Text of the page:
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Comment so what method does he propose? (Score 1) 309

Lessig didn't even make the top 7 of the list of potential Democratic candidates. If anyone has a claim that they've been unfairly removed from the candidacy, it's the candidate at #4 or 5 who didn't get included in the debate -- yet no such claim has been made by any of those others.

*Some* method has to be used to gradually reduce the list of people to debate. What does Lessig propose? He could not even gather the support for that. Is that the fault of the process, or him?

Comment Google Fi project (Score 1) 190

The only reason I've been considering this phone is to let my family join the Google Fi project, because of the reasonable plan $ options ($20/month, and good data rates), and the ability to roam globally without extortionate fees. (and just to stick it to the major carriers assholishness).

However, regardless of how good the phone may be relative to past versions of Nexus, they're all familiar with iPhone and iOS now, and to break out of that is a big hurdle in itself. The tie-ins of iMessage, ease of using apps, user interface, etc, all conspire to keep us using iOS.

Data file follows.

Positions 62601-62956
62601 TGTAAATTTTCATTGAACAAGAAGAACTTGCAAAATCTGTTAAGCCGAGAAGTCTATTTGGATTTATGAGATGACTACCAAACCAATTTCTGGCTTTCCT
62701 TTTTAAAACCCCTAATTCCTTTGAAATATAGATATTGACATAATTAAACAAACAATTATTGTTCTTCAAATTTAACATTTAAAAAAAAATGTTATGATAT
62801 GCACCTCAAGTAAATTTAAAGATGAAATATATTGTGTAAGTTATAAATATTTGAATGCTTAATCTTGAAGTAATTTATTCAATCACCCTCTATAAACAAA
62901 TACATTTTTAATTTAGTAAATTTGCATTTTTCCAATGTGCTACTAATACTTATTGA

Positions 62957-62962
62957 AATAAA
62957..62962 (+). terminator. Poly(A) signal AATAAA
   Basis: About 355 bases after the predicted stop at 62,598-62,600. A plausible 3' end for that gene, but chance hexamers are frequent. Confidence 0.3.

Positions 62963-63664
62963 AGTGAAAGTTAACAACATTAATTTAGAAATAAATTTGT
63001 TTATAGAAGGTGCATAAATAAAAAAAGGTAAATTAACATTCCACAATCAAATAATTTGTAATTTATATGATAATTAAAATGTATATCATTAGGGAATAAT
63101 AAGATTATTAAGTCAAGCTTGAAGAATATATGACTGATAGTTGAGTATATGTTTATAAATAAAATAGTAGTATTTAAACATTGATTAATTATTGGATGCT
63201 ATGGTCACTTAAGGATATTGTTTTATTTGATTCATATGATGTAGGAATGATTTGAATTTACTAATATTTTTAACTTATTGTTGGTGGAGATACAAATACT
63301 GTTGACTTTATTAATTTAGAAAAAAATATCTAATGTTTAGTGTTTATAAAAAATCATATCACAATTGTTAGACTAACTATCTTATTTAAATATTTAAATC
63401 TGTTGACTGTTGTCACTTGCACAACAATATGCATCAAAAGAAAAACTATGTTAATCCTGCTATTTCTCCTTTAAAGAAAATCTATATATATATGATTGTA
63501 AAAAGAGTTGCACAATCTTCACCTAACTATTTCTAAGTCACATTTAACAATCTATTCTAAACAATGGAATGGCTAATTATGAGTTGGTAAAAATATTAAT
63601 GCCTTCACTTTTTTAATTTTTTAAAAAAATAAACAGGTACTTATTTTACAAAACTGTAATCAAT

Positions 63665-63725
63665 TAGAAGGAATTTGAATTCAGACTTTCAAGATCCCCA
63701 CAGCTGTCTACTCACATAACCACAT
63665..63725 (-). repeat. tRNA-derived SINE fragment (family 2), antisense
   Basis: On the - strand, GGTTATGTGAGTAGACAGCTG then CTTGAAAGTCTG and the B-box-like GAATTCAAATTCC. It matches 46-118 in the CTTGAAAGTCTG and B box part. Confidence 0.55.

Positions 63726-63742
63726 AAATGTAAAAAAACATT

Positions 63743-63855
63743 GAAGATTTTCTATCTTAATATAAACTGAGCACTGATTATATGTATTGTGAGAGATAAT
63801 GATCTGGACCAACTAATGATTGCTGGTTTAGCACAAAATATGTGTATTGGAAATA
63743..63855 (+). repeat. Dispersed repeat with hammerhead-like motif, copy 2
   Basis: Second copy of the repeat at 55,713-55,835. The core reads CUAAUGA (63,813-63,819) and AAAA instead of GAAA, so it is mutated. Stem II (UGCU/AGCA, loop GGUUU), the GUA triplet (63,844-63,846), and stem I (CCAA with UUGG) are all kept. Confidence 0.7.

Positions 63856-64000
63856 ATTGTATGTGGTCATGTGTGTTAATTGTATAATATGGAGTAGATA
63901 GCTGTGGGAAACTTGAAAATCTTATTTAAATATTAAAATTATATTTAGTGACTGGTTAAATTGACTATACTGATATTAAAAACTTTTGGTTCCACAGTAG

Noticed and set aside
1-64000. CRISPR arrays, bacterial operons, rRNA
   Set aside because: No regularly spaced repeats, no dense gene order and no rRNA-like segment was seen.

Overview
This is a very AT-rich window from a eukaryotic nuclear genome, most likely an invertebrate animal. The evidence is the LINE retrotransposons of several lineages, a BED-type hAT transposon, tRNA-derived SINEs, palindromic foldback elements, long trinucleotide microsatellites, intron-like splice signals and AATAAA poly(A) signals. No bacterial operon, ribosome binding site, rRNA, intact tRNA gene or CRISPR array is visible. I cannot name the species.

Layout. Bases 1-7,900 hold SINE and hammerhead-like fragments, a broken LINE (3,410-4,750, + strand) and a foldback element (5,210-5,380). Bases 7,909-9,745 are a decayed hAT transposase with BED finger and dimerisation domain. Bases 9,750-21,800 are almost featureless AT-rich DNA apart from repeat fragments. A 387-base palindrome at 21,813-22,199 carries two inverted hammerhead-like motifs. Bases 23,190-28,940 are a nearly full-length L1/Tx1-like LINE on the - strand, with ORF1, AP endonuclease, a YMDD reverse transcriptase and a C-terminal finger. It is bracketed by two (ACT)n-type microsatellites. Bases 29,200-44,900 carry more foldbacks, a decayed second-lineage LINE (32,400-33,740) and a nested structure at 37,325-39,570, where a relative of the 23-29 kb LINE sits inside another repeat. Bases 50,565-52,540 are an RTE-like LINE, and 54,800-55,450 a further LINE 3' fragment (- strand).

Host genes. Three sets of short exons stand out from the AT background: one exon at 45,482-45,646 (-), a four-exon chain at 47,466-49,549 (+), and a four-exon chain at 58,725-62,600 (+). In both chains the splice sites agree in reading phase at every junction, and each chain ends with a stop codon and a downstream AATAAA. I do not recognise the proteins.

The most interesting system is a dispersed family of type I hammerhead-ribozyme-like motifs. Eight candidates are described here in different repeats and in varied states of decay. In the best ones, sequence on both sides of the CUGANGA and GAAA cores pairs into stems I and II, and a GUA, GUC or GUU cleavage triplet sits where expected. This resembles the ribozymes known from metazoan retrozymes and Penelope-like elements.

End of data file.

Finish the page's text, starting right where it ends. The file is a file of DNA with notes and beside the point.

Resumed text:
This is why it's hard to break up ecosystems... iPhone does most everything we want, but it just costs too much to switch.

Comment don't blame Apple for all this (Score 1) 117

Don't just blame Apple for all this. Blame the Australian government and their protectionist policies that enable companies to take advantage of customers because they have no alternatives.

Go to Australia and you will see ridiculously priced cars, books, food items, software, tons of other consumer items. All protected from imports in the name of "promoting Australian industry", i.e. protecting them from competition.

Software licenses that cost 2-3x in the US or 10x in India. And books? Are you kidding? Books? No -- it is real. Australian authors "protected" from competition by charging more for books from overseas. As if you can promote Australian writing by taxing foreign books more...

These are the idiots that we put in charge of our interests.